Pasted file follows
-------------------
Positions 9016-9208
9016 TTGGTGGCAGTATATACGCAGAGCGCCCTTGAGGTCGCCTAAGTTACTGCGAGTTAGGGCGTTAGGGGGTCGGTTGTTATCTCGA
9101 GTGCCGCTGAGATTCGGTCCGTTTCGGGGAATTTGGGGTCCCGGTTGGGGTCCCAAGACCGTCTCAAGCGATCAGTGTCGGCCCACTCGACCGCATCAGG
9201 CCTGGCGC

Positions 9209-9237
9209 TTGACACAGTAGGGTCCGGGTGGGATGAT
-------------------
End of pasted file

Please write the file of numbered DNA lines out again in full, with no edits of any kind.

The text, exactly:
Positions 9016-9208
9016 TTGGTGGCAGTATATACGCAGAGCGCCCTTGAGGTCGCCTAAGTTACTGCGAGTTAGGGCGTTAGGGGGTCGGTTGTTATCTCGA
9101 GTGCCGCTGAGATTCGGTCCGTTTCGGGGAATTTGGGGTCCCGGTTGGGGTCCCAAGACCGTCTCAAGCGATCAGTGTCGGCCCACTCGACCGCATCAGG
9201 CCTGGCGC

Positions 9209-9237
9209 TTGACACAGTAGGGTCCGGGTGGGATGAT